Hand-Dug Well Inspection

by Nick Gromicko, CMI®

Hand-dug wells are ground excavations and their associated structures used to access groundwater in underground aquifers. Until modern times, all artificial wells were hand-dug.Hand dug well, equipped with safety wall

Interesting Facts

  • Hand-dug wells are still the most common means of collecting water in certain parts of the developing world.
  • The historical indispensability of hand-dug wells has made its way into important literary references, including the Bible’s story of Jesus meeting a woman at Jacob's well, and even a nursery rhyme called "Ding Dong Bell" about a cat in a well.
  • Long ago, manual well-digging was a profession enjoyed by workers of small stature who could fit in a confined space. They used simple tools, such as picks and short shovels.
  • Britain’s Woodingdean Well, at a depth of 1,285 feet, is the deepest hand-dug well in the world. Generally, however, they are much shallower than their drilled counterparts.

Advantages of Hand-Dug Wells

  • The familiar postcard image of a hand-dug well, together with an above-ground wall and a bucket lowered by rope into the well, adds a rustic charm to a yard. Its aesthetic appeal may even increase the property value.
  • Hand-dug wells are inexpensive and low-tech compared to standard drilled wells. A bucket and rope have worked for thousands of years.
  • Their large diameter is exposed to a correspondingly large area of the aquifer. Hand-dug wells are suited to obtain water from less-permeable soils, such as fine clay, sand and silt. 
  • They can be made deeper easily. By contrast, when the depth of a drilled well becomes insufficient due to increased demand or a lowered water table, it may cost the homeowner tens of thousands of dollars to deepen the well.
  • A hand-dug well's operational and maintenance costs are low.
  • Construction can incorporate community participation, as digging does not require skilled labor.

Disadvantages of Hand-Dug Wells

  • They are not suited to rocky or exceptionally hard ground.
  • Their construction can be dangerous due to collapsing soils, falling objects, and asphyxiation of workers inside the well.
  • Their construction is labor-intensive and can take a long time.
  • They are easily contaminated by surface runoff.
  • Their ability to deliver water for the demands of a modern household, in terms of both quantity and flow rates, is limited.

Construction Safety Considerations 

Building a hand-dug well can pose serious safety hazards, such as the following:

  • collapse of the sides, which can kill a worker if he's in the well when it collapses;
  • objects that fall into the well from the surface above, which can seriously injure workers in the well; and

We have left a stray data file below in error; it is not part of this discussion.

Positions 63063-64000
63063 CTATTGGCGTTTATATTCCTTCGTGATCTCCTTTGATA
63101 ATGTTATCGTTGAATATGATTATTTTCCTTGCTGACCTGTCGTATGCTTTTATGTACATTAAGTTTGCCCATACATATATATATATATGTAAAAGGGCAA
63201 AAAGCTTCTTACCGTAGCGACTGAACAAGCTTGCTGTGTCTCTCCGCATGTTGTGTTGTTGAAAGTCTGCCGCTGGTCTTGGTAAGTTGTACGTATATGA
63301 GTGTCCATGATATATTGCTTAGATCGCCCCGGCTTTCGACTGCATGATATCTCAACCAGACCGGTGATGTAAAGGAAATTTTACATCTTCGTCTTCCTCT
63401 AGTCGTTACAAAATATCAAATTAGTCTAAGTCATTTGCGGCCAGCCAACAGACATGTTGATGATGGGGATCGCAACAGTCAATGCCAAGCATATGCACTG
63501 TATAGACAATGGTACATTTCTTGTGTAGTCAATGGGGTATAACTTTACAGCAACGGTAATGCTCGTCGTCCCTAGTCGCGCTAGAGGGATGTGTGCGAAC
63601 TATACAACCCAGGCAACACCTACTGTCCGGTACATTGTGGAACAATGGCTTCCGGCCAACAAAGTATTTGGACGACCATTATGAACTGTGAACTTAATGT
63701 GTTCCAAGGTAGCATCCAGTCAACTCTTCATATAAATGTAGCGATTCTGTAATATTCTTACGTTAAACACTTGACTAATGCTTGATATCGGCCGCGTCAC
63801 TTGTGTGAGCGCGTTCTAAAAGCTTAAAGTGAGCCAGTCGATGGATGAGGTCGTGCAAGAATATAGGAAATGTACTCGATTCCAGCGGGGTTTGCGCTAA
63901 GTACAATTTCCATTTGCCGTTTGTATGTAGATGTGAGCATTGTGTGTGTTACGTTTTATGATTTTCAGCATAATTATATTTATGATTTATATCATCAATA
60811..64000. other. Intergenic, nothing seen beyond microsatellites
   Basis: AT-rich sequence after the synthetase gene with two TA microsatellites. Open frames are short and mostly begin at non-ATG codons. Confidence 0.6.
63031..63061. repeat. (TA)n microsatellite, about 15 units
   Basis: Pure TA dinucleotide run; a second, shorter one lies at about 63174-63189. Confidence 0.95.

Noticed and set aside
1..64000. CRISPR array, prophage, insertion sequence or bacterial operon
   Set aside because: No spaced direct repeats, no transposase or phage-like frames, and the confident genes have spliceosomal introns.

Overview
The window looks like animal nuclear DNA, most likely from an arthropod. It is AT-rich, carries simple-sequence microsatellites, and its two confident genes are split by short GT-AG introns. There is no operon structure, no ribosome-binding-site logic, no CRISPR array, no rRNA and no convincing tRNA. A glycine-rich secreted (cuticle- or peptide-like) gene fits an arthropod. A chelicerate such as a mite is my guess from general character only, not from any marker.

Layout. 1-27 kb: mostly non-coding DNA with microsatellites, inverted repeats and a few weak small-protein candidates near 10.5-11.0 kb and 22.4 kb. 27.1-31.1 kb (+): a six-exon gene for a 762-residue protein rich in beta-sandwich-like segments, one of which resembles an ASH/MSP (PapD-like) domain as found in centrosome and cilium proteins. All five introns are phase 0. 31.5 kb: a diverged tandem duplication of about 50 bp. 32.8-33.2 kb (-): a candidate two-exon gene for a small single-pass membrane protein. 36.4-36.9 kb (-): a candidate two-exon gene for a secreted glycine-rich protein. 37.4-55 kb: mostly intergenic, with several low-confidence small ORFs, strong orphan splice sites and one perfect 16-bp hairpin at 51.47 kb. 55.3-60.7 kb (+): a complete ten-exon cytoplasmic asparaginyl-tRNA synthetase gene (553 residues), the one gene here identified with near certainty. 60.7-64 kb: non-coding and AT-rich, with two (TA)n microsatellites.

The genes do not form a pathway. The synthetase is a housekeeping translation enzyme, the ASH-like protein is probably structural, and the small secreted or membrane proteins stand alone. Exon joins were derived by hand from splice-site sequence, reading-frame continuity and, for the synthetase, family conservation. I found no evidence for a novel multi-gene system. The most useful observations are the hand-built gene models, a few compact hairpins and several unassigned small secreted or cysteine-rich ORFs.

• a lack of oxygen in the well.
Hand-dug wells are typically constructed during dry weather for several reasons:  the water table will be at or near its lowest level, allowing the required depth to be adequately determined; and dry soil is less likely to collapse during excavation. Hand dug well construction 
Wells should be placed where large supplies of clean groundwater are likely to be available. Water may be delivered using a rope and bucket, but these components are usually mere stylistic elements, while water is typically collected using a modern pump. A layer of gravel may be placed at the bottom to prevent the soil from silting up. Any concrete used should be properly mixed and allowed to cure to ensure its strength and longevity.
Protection against cave-ins should be a concern during construction of hand-dug wells, especially in unstable soil. Workers can excavate within pre-cast concrete rings that later become the permanent lining to the well's sides. Vertical, close-fitting timber boards supported by steel rings may also provide protection against cave-ins.
Safety Considerations for Use
  • People and animals can fall into the well, where they may become trapped or drown. Prevention against this hazard is two-part:
    • provide an above-ground wall around the well to prevent children and animals from falling into the well; and
    • provide a child-safe, heavy, secure cover at ground level. Inspect the cover periodically for decay, corrosion, and anything that may make it weak.

No one should be allowed to enter the well without a safety harness and supervision.

  • Direct the surface runoff away from the well, and test the water frequently for potability and for surface-borne water contaminants. To do this:
    • make sure that the well is located upstream of potential pollution sources, such as pit latrines, gas stations, rubbish pits and burial grounds;
    • prohibit surface pollution at the well site; and
    • ensure that any spaces between the well's structural concrete rings are filled in with concrete.
In summary, hand-dug wells pose unique challenges, but when properly constructed, maintained and inspected, they can be picturesque and advantageous.